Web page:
Cambrian Way North Guided Trail

Cambrian Way North - Trail - IMG_0343.JPG
Duration: 7 nights
Type: Trails
Walking Grade: 6
from £945pp £905pp

A guided trail on the Cambrian Way is a great way to explore some of Wales’ highest, wildest and most beautiful parts. Our week-long section follows the long-distance route between Barmouth and Rowen, from the Rhinogs to the Carneddau and crossing some of the Snowdonia National Park’s most famous peaks, including Snowdon, with incredible and rewarding views. We will do the Northern Section from Barmouth to Rowen. It lies within the Snowdonia National Park and covers a number of mountain ranges. The first two days belong to the Rhinogs which start with open grassy slopes, but we soon reach the wilder country of “Rhinog Grits”, where few other walkers are likely to be seen.

Holiday Highlights

  • Complete the Northern Section from Barmouth to Rowen.
  • Cover a number of ranges within the Snowdonia National Park
  • Walk the wilder country of “Rhinog Grits”, where few other walkers are likely to be seen.

What’s included

  • High quality en-suite accommodation in our Country House
  • Full board from dinner upon arrival to breakfast on departure day
  • 5 days guided walking
  • Use of our comprehensive Discovery Point

Trip Notes

Trip notes are detailed, downloadable PDFs for each holiday.

Download Trip Notes

Your leader will give an introductory talk about the holiday

We start from the seaside resort of Barmouth. As we climb up to reach the ridge of the Rhinogs we can look back across the Mawddach Estuary to the Cader Idris range of mountains. At about 1,500 feet we gain a lovely grassy ridge which leads us to Diffwys (2,460ft) with some pleasant ups and downs. Here the going gets rougher, and spectacular cliffs drop to the east of our path which leads on to Y Llethr, the high point of the day at 2,475 feet. Care is needed on the descent to the beautiful Llyn Hywel. From here, we go over Rhinog Fach then drop down to Bwlch Drws Ardudwy, ending with a forest walk.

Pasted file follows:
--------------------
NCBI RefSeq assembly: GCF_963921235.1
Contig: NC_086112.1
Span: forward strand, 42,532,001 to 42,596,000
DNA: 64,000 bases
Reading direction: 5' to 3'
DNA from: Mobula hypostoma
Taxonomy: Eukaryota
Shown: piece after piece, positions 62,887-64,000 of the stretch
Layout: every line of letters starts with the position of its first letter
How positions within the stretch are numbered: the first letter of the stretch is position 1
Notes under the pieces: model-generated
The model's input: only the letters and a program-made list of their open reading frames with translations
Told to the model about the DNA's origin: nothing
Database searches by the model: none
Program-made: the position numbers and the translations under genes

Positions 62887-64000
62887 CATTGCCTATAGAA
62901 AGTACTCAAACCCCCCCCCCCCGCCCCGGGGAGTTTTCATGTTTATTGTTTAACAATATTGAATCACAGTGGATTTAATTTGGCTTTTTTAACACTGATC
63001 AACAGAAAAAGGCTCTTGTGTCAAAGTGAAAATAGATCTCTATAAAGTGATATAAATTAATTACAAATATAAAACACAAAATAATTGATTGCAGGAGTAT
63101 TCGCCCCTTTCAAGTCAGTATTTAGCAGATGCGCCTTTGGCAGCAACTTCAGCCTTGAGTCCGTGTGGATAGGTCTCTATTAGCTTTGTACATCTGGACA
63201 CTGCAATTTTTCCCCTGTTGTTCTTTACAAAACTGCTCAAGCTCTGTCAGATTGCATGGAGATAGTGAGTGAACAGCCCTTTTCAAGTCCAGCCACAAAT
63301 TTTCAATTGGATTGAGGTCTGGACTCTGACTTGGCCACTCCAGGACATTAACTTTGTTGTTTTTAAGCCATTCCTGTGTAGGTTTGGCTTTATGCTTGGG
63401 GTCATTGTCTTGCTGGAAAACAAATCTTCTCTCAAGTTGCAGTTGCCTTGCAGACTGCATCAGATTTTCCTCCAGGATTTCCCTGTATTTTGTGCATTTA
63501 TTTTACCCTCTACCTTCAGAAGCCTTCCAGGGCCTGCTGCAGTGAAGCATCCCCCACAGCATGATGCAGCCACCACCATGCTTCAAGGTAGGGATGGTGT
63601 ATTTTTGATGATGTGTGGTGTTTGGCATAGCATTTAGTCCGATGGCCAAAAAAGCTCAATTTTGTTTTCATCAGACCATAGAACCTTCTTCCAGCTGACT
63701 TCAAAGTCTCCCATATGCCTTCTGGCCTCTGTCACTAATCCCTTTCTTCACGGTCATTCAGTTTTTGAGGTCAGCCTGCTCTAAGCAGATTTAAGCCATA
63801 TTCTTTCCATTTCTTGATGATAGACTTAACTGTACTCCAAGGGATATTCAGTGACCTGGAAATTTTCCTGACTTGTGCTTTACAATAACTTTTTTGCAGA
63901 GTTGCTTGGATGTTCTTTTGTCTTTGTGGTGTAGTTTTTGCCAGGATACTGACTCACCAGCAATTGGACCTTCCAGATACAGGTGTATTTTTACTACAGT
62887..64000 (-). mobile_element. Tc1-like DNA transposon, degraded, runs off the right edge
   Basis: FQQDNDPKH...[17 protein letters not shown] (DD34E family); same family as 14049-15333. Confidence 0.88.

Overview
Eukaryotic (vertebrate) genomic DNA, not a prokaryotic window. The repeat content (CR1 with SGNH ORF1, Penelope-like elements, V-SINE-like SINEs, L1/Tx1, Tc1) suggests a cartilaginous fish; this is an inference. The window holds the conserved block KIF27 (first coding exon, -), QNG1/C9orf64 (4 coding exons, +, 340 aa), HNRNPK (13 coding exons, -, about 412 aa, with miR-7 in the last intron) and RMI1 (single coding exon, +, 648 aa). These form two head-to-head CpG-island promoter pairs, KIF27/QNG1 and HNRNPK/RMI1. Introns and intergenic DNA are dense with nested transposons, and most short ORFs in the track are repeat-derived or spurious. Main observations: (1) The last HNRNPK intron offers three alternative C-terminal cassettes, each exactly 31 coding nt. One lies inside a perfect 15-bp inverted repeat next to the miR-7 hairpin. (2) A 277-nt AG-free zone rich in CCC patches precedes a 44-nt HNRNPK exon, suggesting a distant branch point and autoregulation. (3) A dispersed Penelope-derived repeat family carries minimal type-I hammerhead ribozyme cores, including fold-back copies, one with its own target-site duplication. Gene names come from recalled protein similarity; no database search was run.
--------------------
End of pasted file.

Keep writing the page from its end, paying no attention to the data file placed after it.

12½ miles (20km) with 3,900 feet (1,180m) of ascent.

We set off through forestry to ascend 1,700 feet to the summit of Rhinog Fawr. We descend by the attractive Llyn Du and the famous Roman Steps to Cwm Bychan, or we can stay along the top by Llyn Pryfed to reach Bwlch Gwylim, and continue over Moel Ysgyfarnogod. Descending to the north east we pass over Diffwys down to Moelfryn on the southern shore of Llyn Transfynydd. 11 miles (17.5km) with 3,550 feet (1,080m) of ascent.

Omitting the section which passes the Power Station at Trawsfynydd, we rejoin the Cambrian Way to the north of Trawsfynydd in the Vale of Ffestiniog and walk through woodland to follow the Ffestiniog Railway on its way to the reservoir of Tanygrisiau. More demanding walking takes us up past the Stwlan dam and the pumped reservoir to the summit of Moelwyn Mawr (2,527 feet). Our path then goes northwards past deserted quarries and on to Llyn yr Adar, where we turn south west along the superb ridge over Cnicht, turning right at the end to follow an attractive route to Craflwyn Hall.

14 miles (22.5km) with 4,100 feet (1,250m) of ascent.